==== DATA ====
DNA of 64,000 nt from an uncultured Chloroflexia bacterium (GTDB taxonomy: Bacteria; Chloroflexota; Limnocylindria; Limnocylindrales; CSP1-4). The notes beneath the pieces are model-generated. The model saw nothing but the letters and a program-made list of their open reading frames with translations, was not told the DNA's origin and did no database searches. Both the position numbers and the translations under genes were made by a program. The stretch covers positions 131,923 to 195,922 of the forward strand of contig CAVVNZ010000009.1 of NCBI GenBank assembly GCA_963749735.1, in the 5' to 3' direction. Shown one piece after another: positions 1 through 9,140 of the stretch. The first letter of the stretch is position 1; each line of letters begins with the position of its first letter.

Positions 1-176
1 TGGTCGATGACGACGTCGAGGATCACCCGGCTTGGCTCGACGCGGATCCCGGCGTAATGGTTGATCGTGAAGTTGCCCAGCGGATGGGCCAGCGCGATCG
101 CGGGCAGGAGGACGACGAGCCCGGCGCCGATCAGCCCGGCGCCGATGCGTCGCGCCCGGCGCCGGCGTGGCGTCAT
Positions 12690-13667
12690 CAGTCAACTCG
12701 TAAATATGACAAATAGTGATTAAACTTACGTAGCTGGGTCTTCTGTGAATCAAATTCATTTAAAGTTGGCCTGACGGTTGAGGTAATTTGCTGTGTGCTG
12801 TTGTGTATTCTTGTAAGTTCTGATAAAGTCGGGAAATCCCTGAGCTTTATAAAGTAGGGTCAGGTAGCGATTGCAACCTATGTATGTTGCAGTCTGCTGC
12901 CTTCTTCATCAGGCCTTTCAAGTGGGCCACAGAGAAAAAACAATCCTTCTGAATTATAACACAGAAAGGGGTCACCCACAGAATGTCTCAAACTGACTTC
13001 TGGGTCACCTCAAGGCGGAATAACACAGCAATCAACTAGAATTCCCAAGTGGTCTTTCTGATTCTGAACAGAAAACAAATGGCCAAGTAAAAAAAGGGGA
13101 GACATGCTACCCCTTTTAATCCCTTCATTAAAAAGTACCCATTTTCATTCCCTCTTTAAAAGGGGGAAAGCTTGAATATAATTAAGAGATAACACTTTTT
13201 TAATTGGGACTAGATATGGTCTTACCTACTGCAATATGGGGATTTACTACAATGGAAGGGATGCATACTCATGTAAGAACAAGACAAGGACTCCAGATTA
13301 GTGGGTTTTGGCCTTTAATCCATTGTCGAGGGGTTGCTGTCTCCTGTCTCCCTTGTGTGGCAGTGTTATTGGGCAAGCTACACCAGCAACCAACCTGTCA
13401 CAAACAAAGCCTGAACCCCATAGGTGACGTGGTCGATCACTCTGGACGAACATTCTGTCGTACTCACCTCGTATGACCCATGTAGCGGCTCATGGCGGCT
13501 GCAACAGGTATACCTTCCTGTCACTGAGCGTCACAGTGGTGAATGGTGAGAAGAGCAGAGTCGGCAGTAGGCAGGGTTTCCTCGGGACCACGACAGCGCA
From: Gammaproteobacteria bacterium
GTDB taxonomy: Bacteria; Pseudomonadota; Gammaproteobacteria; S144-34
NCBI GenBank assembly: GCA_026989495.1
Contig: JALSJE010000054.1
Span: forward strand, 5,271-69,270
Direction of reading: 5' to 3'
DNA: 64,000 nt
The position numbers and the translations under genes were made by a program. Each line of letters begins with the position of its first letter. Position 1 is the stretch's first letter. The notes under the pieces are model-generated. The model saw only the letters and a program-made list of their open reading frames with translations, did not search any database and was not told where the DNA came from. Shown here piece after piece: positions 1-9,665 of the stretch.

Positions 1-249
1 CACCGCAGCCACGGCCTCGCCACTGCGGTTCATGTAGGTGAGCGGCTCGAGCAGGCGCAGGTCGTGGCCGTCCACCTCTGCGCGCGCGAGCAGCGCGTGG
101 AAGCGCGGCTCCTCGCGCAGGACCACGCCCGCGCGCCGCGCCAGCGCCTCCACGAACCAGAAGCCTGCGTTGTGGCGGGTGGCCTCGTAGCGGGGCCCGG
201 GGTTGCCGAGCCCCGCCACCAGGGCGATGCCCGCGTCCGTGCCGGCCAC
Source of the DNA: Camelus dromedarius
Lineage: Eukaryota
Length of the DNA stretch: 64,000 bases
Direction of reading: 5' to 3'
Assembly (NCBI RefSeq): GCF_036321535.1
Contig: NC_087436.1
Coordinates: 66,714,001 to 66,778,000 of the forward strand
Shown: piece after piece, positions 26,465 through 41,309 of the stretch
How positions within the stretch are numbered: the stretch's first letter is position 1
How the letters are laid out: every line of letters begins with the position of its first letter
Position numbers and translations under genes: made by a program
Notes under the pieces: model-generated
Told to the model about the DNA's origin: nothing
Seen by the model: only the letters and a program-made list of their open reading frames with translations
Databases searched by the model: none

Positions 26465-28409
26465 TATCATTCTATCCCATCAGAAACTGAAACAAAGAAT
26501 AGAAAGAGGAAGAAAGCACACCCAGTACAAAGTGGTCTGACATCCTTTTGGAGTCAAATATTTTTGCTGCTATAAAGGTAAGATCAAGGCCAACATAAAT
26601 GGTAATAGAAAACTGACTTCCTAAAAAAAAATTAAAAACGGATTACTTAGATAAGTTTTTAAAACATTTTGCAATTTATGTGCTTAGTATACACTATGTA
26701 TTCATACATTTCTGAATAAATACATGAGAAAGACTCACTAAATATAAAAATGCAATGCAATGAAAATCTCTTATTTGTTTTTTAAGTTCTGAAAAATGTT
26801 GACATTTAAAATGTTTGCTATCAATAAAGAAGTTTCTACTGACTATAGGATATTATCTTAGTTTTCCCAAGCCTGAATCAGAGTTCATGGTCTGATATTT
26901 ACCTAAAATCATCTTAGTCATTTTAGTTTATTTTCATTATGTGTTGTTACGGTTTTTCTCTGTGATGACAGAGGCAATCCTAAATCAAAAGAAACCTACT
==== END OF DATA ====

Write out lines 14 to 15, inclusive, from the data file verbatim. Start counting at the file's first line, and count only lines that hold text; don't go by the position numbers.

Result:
13401 CAAACAAAGCCTGAACCCCATAGGTGACGTGGTCGATCACTCTGGACGAACATTCTGTCGTACTCACCTCGTATGACCCATGTAGCGGCTCATGGCGGCT
13501 GCAACAGGTATACCTTCCTGTCACTGAGCGTCACAGTGGTGAATGGTGAGAAGAGCAGAGTCGGCAGTAGGCAGGGTTTCCTCGGGACCACGACAGCGCA